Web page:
Court Dismisses Gender Discrimination Claims Based on Allegation That Plaintiff Was “Too Cute”

In Edwards v. Nicolai (N.Y. Sup. Ct. 160830/2013 May 13, 2016), NY Supreme Court Judge Shlomo Hagler dismissed plaintiff’s gender discrimination claim under the NYS and NYC Human Rights Laws.

In her Amended Complaint, plaintiff Dilek Edwards alleged that she was terminated because of the jealousy of plaintiff’s boss’s wife, namely, that she thought plaintiff was “too cute”.

In dismissing the case, the court noted that plaintiff’s complaint

includes no other fact or allegation to support a discrimination cause of action, including any allegation that plaintiff was treated differently than male employees, which may colorably give rise to a claim for sex discrimination at the pleading stage. There is no allegation … that plaintiff was terminated because of her status as a woman. The court is unable to find a case interpreting either the [New York State Human Rights Law] or the [New York City Human Rights Law] which holds that a termination motivated by spousal jealousy alone[] constitutes gender or sex based discrimination[.]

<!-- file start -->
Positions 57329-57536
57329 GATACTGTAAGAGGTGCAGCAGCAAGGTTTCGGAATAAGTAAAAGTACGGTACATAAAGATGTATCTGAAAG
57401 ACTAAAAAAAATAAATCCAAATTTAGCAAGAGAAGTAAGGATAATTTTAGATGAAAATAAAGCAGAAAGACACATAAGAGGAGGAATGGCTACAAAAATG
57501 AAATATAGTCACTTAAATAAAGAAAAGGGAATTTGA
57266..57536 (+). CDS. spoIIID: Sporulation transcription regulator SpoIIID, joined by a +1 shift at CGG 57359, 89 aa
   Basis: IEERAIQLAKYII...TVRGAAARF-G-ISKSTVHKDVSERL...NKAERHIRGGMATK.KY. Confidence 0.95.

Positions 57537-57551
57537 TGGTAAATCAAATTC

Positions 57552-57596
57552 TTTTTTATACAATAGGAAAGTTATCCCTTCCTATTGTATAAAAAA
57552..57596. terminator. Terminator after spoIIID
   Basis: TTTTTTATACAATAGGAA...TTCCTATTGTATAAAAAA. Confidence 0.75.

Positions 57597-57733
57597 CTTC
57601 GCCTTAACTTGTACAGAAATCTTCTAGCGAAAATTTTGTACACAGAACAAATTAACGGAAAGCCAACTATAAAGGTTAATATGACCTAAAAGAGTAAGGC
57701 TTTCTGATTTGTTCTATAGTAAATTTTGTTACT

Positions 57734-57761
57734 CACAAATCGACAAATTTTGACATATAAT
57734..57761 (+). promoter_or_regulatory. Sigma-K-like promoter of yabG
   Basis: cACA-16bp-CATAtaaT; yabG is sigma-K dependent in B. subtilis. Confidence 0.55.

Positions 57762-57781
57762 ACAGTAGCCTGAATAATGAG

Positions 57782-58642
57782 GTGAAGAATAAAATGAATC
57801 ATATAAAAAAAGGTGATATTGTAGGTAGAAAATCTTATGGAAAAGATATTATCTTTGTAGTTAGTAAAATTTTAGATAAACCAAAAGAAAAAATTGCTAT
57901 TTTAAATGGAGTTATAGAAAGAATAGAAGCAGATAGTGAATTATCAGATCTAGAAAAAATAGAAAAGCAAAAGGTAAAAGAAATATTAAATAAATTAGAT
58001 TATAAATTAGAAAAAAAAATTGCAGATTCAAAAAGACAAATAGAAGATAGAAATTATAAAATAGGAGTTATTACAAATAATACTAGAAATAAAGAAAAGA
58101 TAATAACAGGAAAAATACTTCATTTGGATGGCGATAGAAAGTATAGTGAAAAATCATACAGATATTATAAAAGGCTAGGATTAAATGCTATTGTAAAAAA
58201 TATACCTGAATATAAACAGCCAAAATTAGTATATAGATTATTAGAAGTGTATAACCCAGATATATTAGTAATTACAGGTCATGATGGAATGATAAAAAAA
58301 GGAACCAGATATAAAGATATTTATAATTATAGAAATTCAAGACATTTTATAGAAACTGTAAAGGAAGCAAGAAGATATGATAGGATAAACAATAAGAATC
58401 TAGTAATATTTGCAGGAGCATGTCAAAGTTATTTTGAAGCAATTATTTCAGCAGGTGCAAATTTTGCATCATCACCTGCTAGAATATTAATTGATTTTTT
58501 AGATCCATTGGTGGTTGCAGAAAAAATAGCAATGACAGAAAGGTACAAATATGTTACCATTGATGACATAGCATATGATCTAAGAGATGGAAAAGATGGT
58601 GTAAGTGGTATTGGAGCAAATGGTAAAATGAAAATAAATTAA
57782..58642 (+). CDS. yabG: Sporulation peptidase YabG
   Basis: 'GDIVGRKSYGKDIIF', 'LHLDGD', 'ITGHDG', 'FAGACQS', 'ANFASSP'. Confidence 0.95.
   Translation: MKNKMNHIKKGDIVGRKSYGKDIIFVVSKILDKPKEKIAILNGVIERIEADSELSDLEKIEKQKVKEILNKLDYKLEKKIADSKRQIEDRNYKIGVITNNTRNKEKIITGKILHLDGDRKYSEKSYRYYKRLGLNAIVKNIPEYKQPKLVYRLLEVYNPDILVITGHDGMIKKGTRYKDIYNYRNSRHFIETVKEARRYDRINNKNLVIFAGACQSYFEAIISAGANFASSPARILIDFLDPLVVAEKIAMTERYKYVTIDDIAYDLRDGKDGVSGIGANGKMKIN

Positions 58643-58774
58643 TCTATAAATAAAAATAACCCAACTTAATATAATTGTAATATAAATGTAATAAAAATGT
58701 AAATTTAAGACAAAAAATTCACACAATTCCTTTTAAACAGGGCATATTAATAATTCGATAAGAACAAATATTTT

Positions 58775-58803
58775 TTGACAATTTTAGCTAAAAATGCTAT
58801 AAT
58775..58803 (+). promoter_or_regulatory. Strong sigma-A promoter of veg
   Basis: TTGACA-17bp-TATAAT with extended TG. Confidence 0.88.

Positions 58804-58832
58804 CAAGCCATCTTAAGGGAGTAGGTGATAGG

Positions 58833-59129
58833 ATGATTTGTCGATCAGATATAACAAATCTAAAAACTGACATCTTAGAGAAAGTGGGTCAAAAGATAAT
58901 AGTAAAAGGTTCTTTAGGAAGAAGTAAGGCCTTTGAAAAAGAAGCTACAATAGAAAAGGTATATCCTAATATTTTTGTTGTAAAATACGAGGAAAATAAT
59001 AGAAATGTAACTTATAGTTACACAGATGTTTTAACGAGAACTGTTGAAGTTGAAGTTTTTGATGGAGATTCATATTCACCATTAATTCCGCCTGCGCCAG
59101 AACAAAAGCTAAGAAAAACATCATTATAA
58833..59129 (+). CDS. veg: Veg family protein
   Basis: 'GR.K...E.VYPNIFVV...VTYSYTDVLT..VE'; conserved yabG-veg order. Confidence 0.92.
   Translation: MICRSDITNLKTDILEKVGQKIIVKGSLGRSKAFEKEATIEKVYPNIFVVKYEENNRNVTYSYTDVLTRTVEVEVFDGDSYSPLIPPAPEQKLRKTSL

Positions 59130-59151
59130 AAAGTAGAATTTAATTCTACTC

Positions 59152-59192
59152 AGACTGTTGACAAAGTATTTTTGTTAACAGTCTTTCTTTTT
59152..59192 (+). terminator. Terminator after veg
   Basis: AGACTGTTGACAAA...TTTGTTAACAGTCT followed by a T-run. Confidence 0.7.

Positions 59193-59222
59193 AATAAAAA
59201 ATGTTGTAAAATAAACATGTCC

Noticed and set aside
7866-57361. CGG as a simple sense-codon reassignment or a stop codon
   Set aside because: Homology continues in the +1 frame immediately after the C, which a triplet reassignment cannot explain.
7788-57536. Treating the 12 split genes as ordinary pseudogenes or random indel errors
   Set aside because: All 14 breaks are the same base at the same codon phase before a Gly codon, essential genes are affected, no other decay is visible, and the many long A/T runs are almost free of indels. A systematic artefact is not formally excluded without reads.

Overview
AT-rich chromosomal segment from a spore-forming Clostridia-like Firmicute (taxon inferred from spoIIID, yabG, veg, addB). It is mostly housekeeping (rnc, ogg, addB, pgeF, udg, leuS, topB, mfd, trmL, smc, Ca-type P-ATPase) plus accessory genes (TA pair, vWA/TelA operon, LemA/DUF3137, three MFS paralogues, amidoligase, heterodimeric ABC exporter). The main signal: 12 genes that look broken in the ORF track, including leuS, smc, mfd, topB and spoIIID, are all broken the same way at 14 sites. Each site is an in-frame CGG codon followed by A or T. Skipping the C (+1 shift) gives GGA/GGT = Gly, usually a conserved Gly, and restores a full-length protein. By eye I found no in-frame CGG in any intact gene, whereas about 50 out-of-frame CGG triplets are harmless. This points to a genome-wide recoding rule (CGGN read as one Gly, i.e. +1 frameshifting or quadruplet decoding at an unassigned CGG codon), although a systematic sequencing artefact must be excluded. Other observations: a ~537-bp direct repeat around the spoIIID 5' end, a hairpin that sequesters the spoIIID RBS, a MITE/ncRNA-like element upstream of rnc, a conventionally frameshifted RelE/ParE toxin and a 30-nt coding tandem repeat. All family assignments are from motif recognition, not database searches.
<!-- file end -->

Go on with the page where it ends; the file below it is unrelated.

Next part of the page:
The court also rejected plaintiff’s (late-submitted) claim of “appearance based discrimination”, based on the NYCHRL’s definition of “gender” in NYC Admin. Code 8-102(23) to include “appearance”.

Specifically, it held that plaintiff “failed to plead … in sufficient detail what the term ‘too cute’ is alleged to mean”, and “failed to allege that a reference to ‘too cute’ is gender related, namely that the term was applied by plaintiff herein to men and women differently.”

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